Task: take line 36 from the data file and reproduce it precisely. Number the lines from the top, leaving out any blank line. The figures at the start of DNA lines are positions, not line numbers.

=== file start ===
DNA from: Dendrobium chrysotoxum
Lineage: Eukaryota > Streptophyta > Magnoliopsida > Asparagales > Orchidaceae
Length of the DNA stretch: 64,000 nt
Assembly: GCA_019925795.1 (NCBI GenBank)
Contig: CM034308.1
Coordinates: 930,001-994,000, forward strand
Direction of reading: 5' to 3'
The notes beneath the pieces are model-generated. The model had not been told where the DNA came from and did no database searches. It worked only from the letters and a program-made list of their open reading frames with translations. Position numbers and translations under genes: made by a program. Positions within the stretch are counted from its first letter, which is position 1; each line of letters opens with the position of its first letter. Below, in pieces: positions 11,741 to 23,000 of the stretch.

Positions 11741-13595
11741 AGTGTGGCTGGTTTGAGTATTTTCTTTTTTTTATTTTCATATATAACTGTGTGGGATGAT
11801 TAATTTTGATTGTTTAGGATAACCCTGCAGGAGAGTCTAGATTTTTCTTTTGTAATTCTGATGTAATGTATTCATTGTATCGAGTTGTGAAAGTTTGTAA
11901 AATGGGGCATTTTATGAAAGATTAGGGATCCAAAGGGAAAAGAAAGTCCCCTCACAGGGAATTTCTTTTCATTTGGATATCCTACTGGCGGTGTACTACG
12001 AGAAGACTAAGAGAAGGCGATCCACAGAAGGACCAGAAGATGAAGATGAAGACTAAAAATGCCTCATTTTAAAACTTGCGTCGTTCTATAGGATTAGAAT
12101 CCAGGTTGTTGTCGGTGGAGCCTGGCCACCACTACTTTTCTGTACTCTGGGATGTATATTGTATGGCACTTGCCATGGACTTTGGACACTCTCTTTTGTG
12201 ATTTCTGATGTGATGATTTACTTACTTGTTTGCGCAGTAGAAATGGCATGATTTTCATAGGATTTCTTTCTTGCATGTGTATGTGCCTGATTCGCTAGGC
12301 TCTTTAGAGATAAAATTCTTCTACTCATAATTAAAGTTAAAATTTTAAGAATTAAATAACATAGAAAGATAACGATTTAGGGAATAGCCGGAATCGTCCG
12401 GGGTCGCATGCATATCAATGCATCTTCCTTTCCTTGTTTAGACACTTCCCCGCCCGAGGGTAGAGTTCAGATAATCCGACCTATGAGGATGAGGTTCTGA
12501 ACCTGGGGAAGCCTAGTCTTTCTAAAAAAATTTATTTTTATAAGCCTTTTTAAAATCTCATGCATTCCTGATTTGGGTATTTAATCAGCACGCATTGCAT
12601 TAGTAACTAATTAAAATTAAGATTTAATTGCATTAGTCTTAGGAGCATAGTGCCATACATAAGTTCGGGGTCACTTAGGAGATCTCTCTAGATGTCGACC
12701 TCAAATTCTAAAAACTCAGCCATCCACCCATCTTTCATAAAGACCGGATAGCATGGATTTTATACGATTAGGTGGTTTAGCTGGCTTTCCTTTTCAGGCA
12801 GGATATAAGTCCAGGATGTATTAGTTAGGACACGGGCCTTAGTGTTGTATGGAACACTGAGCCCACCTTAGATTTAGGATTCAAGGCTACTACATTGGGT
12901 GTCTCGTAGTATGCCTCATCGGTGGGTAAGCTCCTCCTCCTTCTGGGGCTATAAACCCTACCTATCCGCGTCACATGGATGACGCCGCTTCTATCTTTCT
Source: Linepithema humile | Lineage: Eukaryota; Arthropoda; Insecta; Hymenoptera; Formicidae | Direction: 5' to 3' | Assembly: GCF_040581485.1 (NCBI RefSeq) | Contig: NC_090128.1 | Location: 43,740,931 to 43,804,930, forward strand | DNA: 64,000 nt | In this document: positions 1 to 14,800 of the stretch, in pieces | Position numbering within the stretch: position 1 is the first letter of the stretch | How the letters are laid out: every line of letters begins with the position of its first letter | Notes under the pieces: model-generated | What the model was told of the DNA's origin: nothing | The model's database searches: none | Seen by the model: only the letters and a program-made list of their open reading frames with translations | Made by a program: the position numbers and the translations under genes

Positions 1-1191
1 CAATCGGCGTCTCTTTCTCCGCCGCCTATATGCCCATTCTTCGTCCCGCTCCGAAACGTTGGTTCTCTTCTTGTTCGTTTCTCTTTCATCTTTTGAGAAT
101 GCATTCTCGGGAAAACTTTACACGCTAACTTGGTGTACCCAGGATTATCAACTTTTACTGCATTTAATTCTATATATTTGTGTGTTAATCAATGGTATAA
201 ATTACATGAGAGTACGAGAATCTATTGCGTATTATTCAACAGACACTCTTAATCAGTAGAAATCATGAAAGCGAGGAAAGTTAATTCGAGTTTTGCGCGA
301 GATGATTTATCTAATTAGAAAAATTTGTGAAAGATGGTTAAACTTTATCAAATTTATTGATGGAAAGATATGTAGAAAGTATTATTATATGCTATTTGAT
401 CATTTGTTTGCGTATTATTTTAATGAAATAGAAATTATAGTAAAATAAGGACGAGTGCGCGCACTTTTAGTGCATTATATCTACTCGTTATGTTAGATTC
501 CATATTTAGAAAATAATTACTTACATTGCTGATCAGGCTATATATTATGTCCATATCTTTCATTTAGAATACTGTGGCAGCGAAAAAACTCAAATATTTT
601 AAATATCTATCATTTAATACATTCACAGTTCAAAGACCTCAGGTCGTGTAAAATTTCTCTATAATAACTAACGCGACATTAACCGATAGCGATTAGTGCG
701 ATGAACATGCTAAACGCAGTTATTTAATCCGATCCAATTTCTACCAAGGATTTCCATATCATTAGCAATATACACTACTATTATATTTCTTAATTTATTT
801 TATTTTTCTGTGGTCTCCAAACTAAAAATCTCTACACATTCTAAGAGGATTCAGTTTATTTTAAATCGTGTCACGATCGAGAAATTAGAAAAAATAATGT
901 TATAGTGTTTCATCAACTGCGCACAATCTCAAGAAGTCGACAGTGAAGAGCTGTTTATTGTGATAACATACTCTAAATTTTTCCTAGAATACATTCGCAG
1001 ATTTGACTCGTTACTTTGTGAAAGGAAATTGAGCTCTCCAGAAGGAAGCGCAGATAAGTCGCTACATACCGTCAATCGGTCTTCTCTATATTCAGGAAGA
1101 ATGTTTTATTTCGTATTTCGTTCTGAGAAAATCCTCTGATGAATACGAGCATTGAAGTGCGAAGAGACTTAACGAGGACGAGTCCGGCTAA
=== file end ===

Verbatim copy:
1101 ATGTTTTATTTCGTATTTCGTTCTGAGAAAATCCTCTGATGAATACGAGCATTGAAGTGCGAAGAGACTTAACGAGGACGAGTCCGGCTAA